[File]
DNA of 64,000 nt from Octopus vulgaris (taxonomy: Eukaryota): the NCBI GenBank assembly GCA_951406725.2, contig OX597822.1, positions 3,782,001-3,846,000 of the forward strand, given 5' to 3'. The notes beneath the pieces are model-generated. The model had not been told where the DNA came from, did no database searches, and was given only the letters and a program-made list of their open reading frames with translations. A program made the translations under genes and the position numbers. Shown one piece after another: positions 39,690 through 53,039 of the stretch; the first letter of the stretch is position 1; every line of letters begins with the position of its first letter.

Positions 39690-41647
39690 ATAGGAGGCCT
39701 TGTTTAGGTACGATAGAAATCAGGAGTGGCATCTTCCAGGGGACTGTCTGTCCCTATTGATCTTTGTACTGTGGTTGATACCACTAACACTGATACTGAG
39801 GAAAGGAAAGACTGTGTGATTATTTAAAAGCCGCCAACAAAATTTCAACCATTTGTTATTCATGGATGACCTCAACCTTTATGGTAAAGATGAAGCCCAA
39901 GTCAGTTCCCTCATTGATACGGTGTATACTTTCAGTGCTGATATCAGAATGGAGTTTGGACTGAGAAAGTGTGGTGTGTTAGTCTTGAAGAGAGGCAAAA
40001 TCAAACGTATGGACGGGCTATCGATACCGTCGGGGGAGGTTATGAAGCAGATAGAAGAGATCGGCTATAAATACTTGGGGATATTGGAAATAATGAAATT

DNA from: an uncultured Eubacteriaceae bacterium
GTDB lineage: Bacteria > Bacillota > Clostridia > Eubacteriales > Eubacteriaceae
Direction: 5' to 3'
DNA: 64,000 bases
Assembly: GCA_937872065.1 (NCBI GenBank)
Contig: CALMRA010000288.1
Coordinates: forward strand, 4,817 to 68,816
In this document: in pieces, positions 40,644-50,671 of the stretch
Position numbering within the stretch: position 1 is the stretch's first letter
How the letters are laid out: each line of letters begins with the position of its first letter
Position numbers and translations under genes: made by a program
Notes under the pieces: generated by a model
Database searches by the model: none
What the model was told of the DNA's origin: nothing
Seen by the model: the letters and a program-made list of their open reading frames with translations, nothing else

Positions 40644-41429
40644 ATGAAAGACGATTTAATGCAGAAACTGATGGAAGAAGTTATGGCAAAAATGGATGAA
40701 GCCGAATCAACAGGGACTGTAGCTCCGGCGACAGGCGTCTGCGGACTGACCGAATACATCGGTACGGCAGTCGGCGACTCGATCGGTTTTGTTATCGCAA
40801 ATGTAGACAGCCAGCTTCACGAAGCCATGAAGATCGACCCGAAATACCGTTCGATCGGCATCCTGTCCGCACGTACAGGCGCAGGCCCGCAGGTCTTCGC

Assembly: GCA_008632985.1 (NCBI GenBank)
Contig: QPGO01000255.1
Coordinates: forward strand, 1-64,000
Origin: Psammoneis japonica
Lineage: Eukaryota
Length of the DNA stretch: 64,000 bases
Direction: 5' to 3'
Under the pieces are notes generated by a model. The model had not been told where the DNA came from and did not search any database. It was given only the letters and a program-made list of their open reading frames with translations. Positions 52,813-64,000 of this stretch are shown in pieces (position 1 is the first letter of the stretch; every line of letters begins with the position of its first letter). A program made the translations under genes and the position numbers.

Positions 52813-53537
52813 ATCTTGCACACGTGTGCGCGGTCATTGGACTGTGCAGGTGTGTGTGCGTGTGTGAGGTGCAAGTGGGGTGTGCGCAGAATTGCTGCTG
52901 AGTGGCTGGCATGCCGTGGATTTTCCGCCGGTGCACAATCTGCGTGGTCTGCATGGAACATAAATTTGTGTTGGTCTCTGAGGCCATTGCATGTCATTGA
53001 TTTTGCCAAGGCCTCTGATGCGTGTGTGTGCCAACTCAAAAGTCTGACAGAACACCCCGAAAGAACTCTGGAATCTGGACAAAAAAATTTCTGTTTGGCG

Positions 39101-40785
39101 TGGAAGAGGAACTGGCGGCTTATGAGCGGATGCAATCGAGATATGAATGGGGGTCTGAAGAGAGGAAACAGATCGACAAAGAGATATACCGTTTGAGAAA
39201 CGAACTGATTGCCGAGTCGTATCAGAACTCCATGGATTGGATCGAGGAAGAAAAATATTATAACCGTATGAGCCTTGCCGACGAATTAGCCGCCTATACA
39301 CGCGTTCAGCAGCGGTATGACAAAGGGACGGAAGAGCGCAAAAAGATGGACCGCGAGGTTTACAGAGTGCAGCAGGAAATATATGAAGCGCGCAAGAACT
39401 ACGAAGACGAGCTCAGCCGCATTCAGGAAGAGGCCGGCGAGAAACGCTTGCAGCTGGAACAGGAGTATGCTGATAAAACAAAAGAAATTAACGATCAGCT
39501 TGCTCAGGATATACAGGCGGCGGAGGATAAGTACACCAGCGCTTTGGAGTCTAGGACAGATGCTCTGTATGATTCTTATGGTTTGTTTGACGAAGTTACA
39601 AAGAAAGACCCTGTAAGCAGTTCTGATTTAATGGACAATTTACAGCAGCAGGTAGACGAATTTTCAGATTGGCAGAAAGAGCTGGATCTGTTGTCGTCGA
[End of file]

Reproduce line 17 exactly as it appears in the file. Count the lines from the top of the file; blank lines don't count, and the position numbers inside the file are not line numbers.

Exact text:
How the letters are laid out: each line of letters begins with the position of its first letter